The life and writing of John Millington Synge will always remain for me the classic story of an outsider in his own country. His small travel book about the Aran Islands, written well over a century ago, has the voice of a cultural migrant crossing into a foreign place. It still acts as the rough guide for my own lifelong attempt to make sense of my surroundings, as a child of an immigrant, as a visitor on my own doorstep.
Belonging to the ascendancy order of Dublin under British rule in the late 19th century, Synge took up a suggestion from WB Yeats and began visiting the Aran Islands on the west coast of Ireland, to learn the native language and to study the unique way of life. On the first page, he describes overhearing voices speaking Irish in the small public house where he is staying. He is eavesdropping on another culture, gathering stolen observations which will go on to give his work as a dramatist such a provocative clarity. He returns with a distinct eloquence, catching a profound moment when Ireland is in the process of translating itself into the English language. "I have never heard a word of English from the women except when they were speaking to the pigs or to the dogs".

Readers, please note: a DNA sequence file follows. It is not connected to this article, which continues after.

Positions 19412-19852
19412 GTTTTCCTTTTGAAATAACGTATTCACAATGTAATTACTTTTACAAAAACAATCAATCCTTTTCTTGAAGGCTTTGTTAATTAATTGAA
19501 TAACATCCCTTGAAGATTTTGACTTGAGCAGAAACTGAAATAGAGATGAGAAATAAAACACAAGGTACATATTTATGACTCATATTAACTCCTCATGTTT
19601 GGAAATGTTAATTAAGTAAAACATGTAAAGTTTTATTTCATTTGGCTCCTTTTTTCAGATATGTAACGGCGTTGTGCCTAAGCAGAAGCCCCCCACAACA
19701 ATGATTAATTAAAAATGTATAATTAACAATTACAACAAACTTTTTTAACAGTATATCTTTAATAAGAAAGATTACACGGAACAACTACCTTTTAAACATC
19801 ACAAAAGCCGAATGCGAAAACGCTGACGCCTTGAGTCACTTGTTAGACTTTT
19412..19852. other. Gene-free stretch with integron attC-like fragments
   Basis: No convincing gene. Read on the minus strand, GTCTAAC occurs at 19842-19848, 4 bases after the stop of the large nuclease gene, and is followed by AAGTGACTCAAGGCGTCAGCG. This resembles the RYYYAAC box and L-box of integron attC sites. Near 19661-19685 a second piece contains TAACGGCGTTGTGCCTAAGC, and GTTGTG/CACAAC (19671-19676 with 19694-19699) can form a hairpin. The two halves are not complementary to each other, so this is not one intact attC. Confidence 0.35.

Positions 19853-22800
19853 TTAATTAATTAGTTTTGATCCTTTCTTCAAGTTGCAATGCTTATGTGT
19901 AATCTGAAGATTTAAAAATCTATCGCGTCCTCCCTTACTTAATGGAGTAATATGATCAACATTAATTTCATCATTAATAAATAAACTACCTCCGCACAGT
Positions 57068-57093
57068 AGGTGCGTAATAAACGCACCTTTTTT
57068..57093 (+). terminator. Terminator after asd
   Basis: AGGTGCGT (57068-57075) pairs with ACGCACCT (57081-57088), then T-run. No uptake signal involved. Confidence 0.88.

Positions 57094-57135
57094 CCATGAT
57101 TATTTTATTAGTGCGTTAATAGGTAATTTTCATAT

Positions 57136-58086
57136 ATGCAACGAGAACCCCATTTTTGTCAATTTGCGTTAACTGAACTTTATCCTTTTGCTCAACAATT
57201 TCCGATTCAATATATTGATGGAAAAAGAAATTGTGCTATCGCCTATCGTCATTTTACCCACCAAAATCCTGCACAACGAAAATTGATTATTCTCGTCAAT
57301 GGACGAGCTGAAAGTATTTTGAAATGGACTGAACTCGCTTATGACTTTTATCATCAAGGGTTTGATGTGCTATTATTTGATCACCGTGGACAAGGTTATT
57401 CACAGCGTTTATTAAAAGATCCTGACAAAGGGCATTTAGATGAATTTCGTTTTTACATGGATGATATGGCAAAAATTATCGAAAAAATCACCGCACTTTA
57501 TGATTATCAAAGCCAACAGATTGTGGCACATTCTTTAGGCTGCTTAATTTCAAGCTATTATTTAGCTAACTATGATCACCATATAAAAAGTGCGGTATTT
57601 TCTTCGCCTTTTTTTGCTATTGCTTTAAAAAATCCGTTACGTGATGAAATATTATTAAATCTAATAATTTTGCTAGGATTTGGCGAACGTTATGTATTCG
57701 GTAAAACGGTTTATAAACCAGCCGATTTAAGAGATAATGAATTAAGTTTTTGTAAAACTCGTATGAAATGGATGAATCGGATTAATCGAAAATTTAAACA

Like Synge, I may have lived too much of my own life in translation, crossing over between languages, stepping into remote places where I am lost for words and hardly understand a thing. Part impostor, part guest, I have picked up the knack for overhearing things. In fact, I may have become Synge's greatest imitator, walking through walls, seeing everything as exceptional and second-hand at once. Synge's observations still carry a boyish wonder. Over the years, this timeless, literary portrait has become part of my own experience, a grafted memory of the islands which I have visited many times but which remain ever more real in his words.
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